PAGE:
David Stahl commutes to work in 30 seconds.
After 10 years of spending 2 1/2 hours a day in the rush-hour madness along Maryland's Route 50, Stahl has parked the family car in the bowels of his high-rise apartment building and traded his Annapolis waterfront home for the convenience of walking across the street to his office in the District.
He and his wife, Carol, are among the first tenants of the first residential building to go up in this century along the Pennsylvania Avenue corridor between the Capitol and the White House. Actually, the 150-unit Pennsylvania is about a block off Pennsylvania, at Sixth Street and Indiana Avenue NW. But it is part of the federal government's 16-year-old master plan to renovate "America's Main Street" with office towers, an arts center, retail stores and, most important, housing in the city's oldest neighborhood. The area has been nearly void of housing for 40 years.
"I love it," said Stahl, executive vice president of the Urban Land Institute, who with his wife rents a gleaming white, one-bedroom apartment for about $1,000 a month. "It is great. Everything we want is right here: museums, restaurants and theater."
What isn't there is a traditional neighborhood of front porches, back yards, barking dogs and children at play. There is no supermarket, no school and no movie theater, at least not yet. No dogs are allowed in The Pennsylvania and, although children are, none has moved in so far.
This is essentially a startup neighborhood in a 20-block area dominated by federal monoliths and faceless office buildings, and its final shape as a place to live is still uncertain. The first few residents are urban pioneers of a sort, but unlike a new suburban subdivision, there are no postings of potluck dinners or get-acquainted coffees.
The Stahls live in a 14-floor, $87 million complex of brick and limestone with offices and shops planned on the lower floors and residential units above. There's also a basement exercise center and rooftop deck.
The lobby, with its marble floor and bank of brass elevators, looks -- and operates -- much like a hotel lobby. Need some shirts laundered? The concierge behind the custom-made marble-and-wood desk will take care of it. She also will order your groceries, send your shoes out for repair, make travel arrangements and even get your car registered.
"These are busy people who are pressed for time," said Ellen Sigal, the developer. "We want to make life as easy as possible for our tenants."
It is also surprisingly quiet. At night the streets are almost empty, the first tenants say, and on weekends they feel as though the town belongs to them.
"I feel like I have a hideaway," Terry Thames said. "Others go to Middleburg to get away. I already have that."
All of this is nice, Carol Stahl said, but she is still not convinced that living sequestered in a high-rise in a canyon of office buildings is what she wants now that their four sons are grown and gone. Four days a week, she drives to Annapolis for Bible study classes and to look after elderly parishioners at her church.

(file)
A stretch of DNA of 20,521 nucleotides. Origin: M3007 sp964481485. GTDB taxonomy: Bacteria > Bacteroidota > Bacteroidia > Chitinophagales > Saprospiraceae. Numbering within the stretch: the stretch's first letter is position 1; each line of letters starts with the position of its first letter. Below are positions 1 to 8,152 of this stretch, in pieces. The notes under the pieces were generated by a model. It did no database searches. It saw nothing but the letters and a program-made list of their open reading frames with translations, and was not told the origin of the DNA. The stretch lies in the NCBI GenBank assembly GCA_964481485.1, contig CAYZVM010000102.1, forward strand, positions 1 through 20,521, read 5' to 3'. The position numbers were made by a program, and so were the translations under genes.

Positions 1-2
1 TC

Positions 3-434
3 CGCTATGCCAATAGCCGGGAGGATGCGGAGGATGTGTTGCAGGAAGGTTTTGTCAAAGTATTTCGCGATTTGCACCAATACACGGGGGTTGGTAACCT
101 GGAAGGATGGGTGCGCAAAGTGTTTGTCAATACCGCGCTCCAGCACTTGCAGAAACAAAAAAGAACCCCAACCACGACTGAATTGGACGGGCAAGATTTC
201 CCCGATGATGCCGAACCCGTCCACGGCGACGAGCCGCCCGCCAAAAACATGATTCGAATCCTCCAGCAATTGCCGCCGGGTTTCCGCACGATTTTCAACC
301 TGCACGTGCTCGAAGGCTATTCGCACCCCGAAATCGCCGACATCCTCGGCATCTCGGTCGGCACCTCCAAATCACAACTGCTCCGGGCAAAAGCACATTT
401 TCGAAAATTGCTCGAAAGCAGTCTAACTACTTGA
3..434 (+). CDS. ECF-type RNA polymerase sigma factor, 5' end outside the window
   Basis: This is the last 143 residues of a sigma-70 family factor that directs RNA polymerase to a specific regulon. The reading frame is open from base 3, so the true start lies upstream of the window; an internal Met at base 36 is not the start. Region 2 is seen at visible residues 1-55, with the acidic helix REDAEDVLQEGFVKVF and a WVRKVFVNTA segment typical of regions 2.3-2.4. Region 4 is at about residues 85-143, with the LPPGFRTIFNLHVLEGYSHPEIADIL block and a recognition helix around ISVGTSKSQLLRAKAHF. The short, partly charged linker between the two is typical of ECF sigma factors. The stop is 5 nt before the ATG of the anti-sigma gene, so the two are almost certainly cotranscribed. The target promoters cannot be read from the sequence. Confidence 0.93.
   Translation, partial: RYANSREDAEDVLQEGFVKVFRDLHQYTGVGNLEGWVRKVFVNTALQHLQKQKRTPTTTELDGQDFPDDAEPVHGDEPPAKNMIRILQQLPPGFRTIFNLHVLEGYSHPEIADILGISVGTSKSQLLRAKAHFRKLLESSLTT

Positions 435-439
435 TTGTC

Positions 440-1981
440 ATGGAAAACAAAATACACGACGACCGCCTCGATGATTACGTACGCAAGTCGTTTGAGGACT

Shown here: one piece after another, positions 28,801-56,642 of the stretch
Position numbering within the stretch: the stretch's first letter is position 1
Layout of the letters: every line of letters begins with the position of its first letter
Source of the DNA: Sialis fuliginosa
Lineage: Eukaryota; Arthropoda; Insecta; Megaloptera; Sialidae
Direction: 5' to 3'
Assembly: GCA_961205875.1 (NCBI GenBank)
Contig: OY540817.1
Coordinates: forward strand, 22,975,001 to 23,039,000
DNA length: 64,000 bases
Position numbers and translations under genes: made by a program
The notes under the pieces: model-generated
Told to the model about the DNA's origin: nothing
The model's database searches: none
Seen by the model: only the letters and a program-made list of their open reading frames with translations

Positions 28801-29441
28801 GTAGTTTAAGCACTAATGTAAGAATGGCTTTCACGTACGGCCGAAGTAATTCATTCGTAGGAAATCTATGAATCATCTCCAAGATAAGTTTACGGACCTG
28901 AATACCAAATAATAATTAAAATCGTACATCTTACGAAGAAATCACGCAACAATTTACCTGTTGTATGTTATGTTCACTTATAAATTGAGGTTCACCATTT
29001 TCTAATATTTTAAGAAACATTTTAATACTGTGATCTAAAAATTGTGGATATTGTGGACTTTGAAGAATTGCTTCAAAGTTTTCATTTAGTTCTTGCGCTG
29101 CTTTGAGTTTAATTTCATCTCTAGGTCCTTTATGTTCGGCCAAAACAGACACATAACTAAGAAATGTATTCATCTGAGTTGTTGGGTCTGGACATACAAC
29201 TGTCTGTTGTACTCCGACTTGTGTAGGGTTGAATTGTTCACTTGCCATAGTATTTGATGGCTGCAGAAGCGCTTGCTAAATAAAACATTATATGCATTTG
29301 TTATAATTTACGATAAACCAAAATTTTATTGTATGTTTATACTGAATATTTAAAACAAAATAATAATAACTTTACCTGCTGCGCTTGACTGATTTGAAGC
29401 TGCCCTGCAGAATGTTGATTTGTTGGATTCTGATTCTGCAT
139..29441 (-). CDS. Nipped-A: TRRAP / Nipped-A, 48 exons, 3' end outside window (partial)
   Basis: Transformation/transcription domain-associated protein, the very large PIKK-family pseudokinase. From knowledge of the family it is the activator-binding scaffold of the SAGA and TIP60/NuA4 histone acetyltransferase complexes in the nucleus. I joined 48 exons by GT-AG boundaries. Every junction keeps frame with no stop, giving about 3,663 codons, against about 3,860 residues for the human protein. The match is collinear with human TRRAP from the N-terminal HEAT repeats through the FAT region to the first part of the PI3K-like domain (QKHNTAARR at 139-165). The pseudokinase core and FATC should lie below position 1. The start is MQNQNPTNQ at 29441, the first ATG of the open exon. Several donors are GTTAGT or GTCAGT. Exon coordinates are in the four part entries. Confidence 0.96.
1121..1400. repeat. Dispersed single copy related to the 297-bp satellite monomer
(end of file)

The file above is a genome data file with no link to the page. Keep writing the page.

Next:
"I like to have grass around me," she said.
M.J. Brodie, executive director of the Pennsylvania Avenue Development Corp., which is overseeing the area's renewal, called the finished portion the "most urban" of the District's neighborhoods.
"This is not a Capitol Hill, not a Dupont Circle," of three-story row houses, he said. "It is unique in Washington."
Three other buildings in the area will include residential units, Brodie said, and those buildings, which will contain 1,050 condominium apartments, should be ready for occupancy within two years.
The lifestyle will be extended farther north if the D.C. Zoning Commission gives final approval to a plan to require all downtown developers to include housing in their office projects.
The housing would be priced for middle- to upper-income people. So are units in The Pennsylvania: studios are $800 a month; two bedrooms with a view go for up to $3,000. And none has been rented to corporations.
Anne Hartzell, an official with the Pennsylvania Avenue Development Corp., said most of the early tenants are lawyers, doctors, architects and accountants between the ages of 20 and 40; 78 percent are single, a third moved from somewhere else in the District and half came from out of town. Almost all said they moved there to be close to work.
Thames moved from a rooming house on Capitol Hill. She can walk to work, as can Ming Hsu, a commissioner with the Federal Maritime Commission who moved here from New Jersey.
In promotional material supplied by the developer, President Bush is cited as the only other resident of the neighborhood. Overlooked entirely was Dominick Cardella, who has lived for 18 years over his African art store in a building at 641 Indiana Ave. NW that was erected in 1817.
"I have waited for a long time to have neighbors," said Cardella, who is as enthusiastic as David Stahl about living close to the Smithsonian and other downtown attractions. "But I'm not sure I like what has happened. Although there are new people living up the block, they are not neighborly. All they are interested in is being close to work."
As the old-timer around there, Cardella warns newcomers that life downtown has some drawbacks, such as dealing with government clerks who don't believe anybody really lives in the 600 block of Indiana Ave. NW.
"I couldn't get the census people to count me," he said. "I called and called, but they never came by."
Cardella said he thinks the presence of more neighborhood residents on the street will reduce crime in the area, especially burglaries. He said one of the reasons he moved into his building was to deter break-ins.
"If things get a lot better around here, I won't have to be so concerned about protecting my store," he said. "I think I might move to Adams-Morgan."